DIY Eco Air Fresheners Ideas For Everyone

Air fresheners have become a household staple over the past few years with over 75% of homes using some form of them. We have become unusually obsessed with the way things smell, and the air freshener industry has greatly profited!

Air fresheners come in many different forms, from air and fabric sprays to plug in burners to carpet cleaners and even scented stones and candles. They are actually quite a misnomer as they almost never “freshen” the air. They can be used to neutralize smells in your home by masking odors but in rare cases do they actually break down the offensive odor or improve the indoor air quality. In fact, they almost consistently do the opposite, wreaking havoc on your home’s air quality by introducing artificial toxins. Study after study has shown that the use of air fresheners indoor trigger allergies, asthma and other breathing problems. They are also very harmful to babies, the elderly and pets, as they can compromise your immune system.

Beware, most of the products that make a label claim like green, natural or organic and no better than any other air freshener on the market and contain the same types of chemicals.

What is in Air Fresheners?

Air fresheners tend to contain four basic ingredients: formaldehyde, petrochemicals, aerosol propellants and p-dichlorobenzene. All four of these are known to have severe health effects, such as watery eyes, difficulty breathing, dizziness, headaches, nausea, asthma, increased cancer risk and even liver damage and hormone disruption.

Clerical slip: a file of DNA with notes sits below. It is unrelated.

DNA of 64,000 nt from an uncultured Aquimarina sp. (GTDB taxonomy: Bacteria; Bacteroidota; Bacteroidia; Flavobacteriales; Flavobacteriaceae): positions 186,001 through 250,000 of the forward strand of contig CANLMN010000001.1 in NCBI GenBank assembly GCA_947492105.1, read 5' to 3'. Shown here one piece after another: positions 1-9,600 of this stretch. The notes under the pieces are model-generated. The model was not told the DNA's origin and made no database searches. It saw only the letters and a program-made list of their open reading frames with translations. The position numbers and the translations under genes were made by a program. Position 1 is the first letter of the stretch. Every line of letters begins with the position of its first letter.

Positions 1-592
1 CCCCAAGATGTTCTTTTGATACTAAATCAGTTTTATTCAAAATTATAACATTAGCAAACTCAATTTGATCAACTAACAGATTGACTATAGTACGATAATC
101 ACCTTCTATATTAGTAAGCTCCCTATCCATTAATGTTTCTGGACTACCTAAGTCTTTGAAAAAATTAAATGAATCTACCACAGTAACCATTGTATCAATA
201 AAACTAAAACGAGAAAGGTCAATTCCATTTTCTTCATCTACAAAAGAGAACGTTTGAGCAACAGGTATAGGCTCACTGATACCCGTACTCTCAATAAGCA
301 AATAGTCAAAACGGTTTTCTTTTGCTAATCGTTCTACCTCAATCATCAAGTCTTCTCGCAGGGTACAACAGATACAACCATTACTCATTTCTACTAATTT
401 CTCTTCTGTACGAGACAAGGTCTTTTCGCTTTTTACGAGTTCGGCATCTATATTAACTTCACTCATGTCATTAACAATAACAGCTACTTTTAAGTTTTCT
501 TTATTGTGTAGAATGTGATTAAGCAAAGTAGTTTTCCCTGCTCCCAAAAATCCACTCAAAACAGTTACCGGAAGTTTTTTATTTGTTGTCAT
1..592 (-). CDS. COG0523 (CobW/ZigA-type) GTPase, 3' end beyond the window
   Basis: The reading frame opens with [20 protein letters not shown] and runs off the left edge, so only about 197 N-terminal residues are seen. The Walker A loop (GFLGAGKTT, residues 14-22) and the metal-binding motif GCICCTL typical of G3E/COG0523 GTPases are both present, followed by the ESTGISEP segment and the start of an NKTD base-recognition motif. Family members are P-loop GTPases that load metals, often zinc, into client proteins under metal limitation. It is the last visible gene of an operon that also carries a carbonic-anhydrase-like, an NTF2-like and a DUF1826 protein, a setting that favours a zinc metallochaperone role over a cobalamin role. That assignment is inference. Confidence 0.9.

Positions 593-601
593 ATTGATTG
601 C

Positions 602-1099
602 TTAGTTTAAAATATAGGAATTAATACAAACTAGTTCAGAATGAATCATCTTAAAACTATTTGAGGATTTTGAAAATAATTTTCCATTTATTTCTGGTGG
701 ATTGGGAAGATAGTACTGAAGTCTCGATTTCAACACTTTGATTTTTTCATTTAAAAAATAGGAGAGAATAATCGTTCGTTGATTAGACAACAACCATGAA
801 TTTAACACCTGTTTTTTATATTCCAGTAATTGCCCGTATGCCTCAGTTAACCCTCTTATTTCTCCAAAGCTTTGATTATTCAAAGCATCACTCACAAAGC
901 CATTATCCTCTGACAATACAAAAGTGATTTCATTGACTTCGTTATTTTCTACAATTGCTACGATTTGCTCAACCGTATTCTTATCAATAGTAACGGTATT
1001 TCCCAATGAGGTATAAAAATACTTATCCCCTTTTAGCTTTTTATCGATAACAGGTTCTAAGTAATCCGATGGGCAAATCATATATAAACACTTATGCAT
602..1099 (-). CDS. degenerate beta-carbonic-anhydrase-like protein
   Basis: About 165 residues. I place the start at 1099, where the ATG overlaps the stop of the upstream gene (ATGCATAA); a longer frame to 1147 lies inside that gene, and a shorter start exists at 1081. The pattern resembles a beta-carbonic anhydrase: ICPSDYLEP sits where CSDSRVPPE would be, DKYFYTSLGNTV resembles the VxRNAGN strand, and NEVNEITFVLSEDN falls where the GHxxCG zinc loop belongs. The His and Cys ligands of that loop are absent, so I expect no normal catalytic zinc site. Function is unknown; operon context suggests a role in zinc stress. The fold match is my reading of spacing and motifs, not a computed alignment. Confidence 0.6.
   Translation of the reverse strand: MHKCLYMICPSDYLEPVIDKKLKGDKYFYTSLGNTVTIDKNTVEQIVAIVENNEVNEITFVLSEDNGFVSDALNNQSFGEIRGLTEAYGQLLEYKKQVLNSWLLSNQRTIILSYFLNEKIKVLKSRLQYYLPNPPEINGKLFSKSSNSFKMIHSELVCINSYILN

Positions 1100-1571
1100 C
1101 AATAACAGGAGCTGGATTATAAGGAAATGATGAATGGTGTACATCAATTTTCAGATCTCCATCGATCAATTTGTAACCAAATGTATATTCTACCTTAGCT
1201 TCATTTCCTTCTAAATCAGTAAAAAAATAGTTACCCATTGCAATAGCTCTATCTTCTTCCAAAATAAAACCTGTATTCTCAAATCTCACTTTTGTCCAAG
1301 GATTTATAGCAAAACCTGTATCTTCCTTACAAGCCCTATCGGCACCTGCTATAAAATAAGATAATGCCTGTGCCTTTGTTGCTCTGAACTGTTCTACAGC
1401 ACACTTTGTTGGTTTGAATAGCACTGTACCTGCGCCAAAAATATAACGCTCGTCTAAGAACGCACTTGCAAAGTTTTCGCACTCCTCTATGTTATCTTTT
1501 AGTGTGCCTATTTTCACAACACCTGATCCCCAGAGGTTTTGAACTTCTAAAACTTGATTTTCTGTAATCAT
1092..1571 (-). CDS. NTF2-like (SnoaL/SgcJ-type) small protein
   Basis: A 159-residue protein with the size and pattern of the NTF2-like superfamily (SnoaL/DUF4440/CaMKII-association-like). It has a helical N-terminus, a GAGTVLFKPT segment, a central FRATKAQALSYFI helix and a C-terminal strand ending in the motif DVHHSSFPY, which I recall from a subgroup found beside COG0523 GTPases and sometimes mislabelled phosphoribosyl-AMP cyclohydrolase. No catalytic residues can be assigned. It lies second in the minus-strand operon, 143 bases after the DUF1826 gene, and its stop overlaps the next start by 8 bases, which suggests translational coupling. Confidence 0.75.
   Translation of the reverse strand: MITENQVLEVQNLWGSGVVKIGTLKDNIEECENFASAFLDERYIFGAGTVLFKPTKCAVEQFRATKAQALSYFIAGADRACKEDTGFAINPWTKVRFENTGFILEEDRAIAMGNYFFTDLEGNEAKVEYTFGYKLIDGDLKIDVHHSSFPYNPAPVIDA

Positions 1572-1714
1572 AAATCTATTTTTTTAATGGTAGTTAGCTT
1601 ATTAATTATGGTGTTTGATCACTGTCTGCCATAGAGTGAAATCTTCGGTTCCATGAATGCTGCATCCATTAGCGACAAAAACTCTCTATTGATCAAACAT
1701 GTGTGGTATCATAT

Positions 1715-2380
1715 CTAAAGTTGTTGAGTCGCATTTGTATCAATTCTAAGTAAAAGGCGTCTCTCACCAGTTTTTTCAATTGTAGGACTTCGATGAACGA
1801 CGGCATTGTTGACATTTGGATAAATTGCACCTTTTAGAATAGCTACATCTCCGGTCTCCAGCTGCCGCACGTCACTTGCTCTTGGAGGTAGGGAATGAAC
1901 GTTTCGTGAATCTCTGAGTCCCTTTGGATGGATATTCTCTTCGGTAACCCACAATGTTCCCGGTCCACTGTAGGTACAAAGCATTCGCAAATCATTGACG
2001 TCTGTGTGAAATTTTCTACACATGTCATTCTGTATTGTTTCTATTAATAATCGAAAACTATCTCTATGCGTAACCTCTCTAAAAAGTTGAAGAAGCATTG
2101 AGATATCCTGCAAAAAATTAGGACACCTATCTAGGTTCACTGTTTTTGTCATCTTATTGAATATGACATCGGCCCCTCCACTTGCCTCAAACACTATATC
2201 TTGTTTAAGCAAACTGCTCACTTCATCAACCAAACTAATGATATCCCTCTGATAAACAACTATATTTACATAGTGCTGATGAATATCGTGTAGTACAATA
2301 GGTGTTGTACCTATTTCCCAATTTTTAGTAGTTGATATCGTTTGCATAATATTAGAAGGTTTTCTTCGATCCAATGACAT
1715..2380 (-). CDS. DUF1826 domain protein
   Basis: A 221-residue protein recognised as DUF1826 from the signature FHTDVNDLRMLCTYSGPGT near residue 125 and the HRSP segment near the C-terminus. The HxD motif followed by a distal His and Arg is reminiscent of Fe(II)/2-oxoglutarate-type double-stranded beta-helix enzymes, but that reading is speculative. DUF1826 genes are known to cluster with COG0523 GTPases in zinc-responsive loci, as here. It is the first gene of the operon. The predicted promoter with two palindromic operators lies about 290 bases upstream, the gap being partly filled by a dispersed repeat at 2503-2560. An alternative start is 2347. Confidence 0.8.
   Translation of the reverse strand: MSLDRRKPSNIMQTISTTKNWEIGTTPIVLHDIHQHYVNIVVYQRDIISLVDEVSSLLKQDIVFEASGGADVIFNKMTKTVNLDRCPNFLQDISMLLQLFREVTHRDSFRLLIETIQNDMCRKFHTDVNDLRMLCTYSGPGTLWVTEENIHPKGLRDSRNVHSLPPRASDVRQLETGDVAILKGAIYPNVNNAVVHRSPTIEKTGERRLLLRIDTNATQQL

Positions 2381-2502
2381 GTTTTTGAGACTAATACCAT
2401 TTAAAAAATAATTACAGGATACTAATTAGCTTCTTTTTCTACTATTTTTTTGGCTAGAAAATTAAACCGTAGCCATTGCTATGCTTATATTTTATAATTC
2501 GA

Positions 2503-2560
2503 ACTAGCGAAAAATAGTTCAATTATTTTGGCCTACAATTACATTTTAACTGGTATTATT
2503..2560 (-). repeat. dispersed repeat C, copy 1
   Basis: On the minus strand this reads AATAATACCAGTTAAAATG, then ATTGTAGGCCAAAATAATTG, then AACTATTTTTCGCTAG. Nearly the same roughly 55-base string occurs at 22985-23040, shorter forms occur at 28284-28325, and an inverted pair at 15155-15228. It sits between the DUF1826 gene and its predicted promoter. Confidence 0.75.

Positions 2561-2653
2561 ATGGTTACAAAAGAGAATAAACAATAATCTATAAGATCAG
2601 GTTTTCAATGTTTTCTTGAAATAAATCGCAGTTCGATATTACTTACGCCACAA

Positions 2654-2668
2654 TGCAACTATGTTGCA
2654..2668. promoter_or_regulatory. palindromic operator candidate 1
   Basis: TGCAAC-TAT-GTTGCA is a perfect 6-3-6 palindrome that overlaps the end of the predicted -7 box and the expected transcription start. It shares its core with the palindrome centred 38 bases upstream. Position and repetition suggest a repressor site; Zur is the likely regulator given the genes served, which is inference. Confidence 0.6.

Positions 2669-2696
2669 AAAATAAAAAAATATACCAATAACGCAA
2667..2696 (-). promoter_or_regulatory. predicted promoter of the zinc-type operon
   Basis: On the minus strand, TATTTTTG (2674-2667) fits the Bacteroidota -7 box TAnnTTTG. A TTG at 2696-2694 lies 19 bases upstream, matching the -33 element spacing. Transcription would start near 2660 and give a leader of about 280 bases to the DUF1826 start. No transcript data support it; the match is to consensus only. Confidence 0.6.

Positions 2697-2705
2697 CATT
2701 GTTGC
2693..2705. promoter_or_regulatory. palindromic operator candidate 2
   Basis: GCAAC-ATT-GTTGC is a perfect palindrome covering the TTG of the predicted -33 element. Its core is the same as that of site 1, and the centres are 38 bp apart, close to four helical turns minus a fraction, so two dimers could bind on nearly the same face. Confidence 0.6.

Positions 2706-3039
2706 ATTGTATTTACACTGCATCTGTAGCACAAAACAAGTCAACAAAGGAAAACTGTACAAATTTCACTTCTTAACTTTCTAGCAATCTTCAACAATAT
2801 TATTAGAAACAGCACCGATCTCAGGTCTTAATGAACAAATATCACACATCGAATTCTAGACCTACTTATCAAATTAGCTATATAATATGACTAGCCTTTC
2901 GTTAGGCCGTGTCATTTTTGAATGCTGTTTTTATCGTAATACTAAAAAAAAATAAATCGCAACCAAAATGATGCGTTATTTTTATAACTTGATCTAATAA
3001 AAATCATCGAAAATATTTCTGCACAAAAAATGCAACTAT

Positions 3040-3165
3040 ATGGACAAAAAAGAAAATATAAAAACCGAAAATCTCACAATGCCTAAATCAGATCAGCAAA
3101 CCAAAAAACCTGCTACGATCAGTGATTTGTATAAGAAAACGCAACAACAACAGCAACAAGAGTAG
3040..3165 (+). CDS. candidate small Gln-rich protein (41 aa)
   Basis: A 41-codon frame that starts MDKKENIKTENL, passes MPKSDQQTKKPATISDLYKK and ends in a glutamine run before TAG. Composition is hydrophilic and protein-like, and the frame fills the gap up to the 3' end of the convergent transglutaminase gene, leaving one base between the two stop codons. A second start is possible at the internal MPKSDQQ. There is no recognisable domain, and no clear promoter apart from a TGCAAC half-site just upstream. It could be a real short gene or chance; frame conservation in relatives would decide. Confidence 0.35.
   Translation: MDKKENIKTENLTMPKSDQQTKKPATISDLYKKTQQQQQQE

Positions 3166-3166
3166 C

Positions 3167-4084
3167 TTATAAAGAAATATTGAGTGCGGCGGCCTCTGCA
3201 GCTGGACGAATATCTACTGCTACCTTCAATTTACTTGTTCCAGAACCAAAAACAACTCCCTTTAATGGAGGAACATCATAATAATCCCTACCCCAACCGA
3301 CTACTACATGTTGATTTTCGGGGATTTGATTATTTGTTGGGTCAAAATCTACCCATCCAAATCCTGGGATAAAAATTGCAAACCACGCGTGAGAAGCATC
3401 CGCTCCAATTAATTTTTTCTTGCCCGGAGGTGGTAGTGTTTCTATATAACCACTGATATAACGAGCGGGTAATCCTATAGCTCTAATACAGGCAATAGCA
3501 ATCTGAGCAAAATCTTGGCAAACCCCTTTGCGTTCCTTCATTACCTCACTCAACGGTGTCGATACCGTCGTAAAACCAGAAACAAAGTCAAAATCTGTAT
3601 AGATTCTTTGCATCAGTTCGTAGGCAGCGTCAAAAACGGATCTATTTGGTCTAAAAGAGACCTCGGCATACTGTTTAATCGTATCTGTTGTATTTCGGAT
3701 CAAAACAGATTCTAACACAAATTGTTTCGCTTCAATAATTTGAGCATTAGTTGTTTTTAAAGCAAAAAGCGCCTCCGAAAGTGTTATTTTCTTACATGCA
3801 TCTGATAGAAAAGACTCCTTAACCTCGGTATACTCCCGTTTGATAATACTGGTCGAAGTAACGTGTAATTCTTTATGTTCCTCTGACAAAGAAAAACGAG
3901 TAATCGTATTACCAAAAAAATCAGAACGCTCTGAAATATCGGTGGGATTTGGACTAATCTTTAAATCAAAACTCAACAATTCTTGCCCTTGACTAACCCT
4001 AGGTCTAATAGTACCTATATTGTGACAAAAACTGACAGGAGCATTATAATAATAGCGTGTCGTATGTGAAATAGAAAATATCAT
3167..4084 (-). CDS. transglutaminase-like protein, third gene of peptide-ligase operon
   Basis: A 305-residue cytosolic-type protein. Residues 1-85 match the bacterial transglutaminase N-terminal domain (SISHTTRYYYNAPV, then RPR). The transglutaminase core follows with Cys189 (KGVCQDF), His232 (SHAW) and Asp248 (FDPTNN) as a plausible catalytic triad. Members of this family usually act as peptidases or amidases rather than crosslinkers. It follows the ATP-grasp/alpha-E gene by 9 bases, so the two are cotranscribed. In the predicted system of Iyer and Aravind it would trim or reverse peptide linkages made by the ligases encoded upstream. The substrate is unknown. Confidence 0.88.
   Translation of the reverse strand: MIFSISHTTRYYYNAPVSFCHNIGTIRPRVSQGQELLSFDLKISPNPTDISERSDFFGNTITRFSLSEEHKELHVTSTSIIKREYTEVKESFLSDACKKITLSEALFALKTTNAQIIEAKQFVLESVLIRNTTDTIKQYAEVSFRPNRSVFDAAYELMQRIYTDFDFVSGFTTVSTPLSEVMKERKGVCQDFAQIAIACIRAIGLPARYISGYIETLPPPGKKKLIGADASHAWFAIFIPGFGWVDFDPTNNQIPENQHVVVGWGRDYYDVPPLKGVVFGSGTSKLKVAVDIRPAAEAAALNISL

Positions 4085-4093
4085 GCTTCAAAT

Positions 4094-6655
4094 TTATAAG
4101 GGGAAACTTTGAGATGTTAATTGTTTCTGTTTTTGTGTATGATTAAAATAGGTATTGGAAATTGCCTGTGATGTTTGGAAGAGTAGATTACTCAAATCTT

Phthalates are found in all air fresheners and don’t need to be listed on the label. They are used to dissolve and carry fragrances.

Artificial fragrances, which contain their own mix of toxic chemicals, are found in all fresheners.

Alternatives to Air Fresheners

The truth is, when you clean a home regularly, ventilate it adequately and filter the air properly, it should smell great without the need for artificial air sweeteners. But if you do like to sweeten your scent, here are a few suggestions:

  • Open the windows: every house benefits from a good airing out. Open on all sides of the house to create a cross breeze that gets air moving.
  • Odor absorbers: use a neutral odor absorber such as baking soda. Just put some in a bowl in the corner of a room and leave it in smelly areas.
  • White vinegar: it’s great to remove odors from surfaces – just spray  and wipe.
  • Homemade potpourri: mix some flowers, spices and bulk herbs and leave them out in a little bowl
  • Essential oils: dab a little of your favorite essential oil on a light bulb or an oil warmer to gently scent a room.
  • Citrus peel: dry the peels under sunlight and then place it in closets or in you garbage can to absorb unpleasant odors.
  • Indoor plants: grow some to help clear carbon dioxide and other environmental toxins while adding a green touch to your home. Make sure to choose plants that are meant to be used indoors.
  • Candles: use 100% pure soy candles with 100% cotton wicks.

Photo credit: pax et agape via photopin cc.